Library Services for Children and Teens

The literacy needs of children--an integral part of 21st century library services--were not a top priority in the early days of the CNIB Library. However, even early on, the collection contained classics for young readers.  Acquisition lists from the late 1920s and the 1930s show titles in Braille and Moon type such as "Biography Stories for Boys," "Older Girls Stories," "Anne of Green Gables," "Anne of Avonlea," "National Velvet," and "Peter Pan."

As well as recreational reading, the Library contained resources for older students. A 1928 letter by Chief Librarian Sherman Swift claimed many students as library patrons, who derived “incalculable benefits.”  He wrote, “we have many letters on file wherein it is stated that the courses undertaken could not have been carried through to a successful issue without the help of our catalogue…this branch of our work will steadily increase in importance, for the number of blind students in our institutions of higher learning is constantly increasing.  There is at this moment scarcely a university of first class rank in Canada which has not at least one blind student among its undergraduates." Concerns about meeting the needs of students for texts was met in the 1950s with the development of the transcription services.

I often select from yours and other Braille periodicals for my morning talks with our students, and would be greatly at a loss without them
— Teacher, Halifax School for the Blind

The publishing work of the Library department also provided benefits to blind students.  A 1928 letter from a teacher at the Halifax School for the Blind credited CNIB’s braille magazine "Courier" with helping his students improve their grades in history and English when writing provincial examinations.  “I often select from yours and other braille periodicals for my morning talks with our students, and would be greatly at a loss without them,” he wrote.

The  literacy needs of very young children were not targeted by the CNIB Library until much later in the 20th century.  In 1961 MP John Pallet was asked by a constituent about the lack of books “for very young children with raised lettering or fabric to describe the story." His query to CNIB was answered by Jean Whitelaw, of the Pre-School Department, who wrote "We do not have any illustrated books for small children.  We find that every year or so, someone becomes very enthusiastic regarding making books for blind children, and puts tremendous effort into this.  Some of them submitted to us have been beautifully done and have been tried out with our pre-school children and with the younger grades at the Ontario School for the Blind, with no success.  These flattened illustrations, no matter how cleverly they are done, appear to have no meaning to the children.  They have to be told what these flattened pictures represent and so, get very little pleasure from it."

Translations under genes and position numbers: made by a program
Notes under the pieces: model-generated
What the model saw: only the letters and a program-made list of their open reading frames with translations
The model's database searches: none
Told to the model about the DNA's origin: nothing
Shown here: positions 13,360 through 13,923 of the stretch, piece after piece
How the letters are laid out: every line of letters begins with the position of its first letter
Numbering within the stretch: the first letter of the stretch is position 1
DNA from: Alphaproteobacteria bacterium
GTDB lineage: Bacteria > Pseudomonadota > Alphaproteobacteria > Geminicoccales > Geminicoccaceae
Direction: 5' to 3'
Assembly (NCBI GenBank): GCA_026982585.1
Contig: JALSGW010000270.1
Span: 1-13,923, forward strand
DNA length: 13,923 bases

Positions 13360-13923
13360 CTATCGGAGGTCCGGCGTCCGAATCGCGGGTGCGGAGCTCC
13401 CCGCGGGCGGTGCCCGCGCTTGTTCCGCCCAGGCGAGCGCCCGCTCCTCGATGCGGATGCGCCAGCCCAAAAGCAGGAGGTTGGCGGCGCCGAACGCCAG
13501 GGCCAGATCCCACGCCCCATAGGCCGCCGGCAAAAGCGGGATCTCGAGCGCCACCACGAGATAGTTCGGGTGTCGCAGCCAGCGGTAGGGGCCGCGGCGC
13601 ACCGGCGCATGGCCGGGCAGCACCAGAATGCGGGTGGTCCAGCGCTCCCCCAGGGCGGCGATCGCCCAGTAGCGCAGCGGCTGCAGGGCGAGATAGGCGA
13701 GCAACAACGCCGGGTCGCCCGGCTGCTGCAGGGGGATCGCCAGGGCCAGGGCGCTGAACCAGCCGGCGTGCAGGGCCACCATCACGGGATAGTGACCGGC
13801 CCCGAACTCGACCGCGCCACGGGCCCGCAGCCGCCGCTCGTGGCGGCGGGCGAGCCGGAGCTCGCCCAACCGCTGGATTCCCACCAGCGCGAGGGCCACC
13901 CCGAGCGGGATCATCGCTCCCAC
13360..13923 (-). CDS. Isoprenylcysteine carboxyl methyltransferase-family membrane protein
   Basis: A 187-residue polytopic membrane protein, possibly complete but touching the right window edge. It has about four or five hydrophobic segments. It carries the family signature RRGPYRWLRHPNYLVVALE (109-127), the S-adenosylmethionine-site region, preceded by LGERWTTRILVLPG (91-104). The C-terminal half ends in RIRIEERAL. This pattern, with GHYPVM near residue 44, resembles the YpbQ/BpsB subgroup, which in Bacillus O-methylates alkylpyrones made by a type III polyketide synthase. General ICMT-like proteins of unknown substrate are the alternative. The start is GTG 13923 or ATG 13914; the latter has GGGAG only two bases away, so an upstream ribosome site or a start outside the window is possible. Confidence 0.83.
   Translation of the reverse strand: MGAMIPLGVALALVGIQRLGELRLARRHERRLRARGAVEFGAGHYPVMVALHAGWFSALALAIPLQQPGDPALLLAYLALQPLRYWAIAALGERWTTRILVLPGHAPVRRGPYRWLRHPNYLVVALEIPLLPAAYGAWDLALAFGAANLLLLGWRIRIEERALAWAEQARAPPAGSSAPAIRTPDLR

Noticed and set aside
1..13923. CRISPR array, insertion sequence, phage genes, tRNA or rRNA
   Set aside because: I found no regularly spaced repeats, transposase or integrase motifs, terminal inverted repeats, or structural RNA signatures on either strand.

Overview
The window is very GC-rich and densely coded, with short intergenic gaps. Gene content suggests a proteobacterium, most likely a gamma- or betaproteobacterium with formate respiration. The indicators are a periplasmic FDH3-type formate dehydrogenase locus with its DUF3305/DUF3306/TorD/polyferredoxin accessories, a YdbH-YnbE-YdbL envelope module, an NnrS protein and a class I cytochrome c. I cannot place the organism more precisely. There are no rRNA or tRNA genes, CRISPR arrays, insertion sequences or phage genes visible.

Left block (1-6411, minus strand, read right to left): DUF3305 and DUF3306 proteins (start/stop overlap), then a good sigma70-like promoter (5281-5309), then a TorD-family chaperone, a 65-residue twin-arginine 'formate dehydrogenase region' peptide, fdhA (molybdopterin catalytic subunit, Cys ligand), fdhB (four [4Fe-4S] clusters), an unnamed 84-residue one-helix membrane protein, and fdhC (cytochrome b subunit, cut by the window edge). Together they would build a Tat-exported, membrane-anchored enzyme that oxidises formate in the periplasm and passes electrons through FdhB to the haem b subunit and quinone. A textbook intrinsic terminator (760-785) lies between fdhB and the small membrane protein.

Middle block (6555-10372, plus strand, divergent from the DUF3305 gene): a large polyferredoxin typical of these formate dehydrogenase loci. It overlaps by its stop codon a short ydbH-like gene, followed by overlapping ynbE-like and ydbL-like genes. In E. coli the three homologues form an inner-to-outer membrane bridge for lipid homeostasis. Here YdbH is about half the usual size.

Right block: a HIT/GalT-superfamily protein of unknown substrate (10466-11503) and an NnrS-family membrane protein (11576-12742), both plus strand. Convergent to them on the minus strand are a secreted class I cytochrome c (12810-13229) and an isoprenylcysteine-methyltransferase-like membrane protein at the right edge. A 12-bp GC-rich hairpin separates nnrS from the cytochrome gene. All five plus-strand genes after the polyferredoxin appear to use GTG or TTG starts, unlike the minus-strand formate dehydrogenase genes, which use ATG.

A notable event in child-friendly reading options appeared some years later with the development of “Spinoza,” a cuddly teddy bear with an internal high quality tape deck for playing talking books on tape.  (A DAISY player replaced the tape player in more contemporary versions of Spinoza.) CNIB and partner organizations distributed Spinoza bears to hundreds of children.

The launch of the Children’s Discovery Portal in 2003 as part of the CNIB Digital Library showed a new focus on the literacy needs of children with vision loss or blindness. CNIB Library clients up to age 14 could use the Portal to search the Library catalogue, listen to audio books, access e-text books, and place holds.  And it offered other ways to have fun and build a sense of community, including online games and polls, homework help, and a chat room.  Now these and other services for kids and teens are accessed through the site

Programs for children’s literacy continue to evolve.  In 1956 a report on summer programs for children showed that parents then, as now, wanted their kids to keep up reading skills during summer holidays. Along with swimming and day camp, parents wanted information about braille and talking books for children.  Today, CNIB promotes the opportunity for children with vision loss to maintain their reading skills over the summer break by participating in the national TD Summer Reading Club using books in audio, e-text or braille.  Other activities promoting literacy and the love of reading include the annual national braille creative writing contest, and “Readasaurus Kit" with tips and tools to help children from birth to age six with vision loss to develop literacy skills.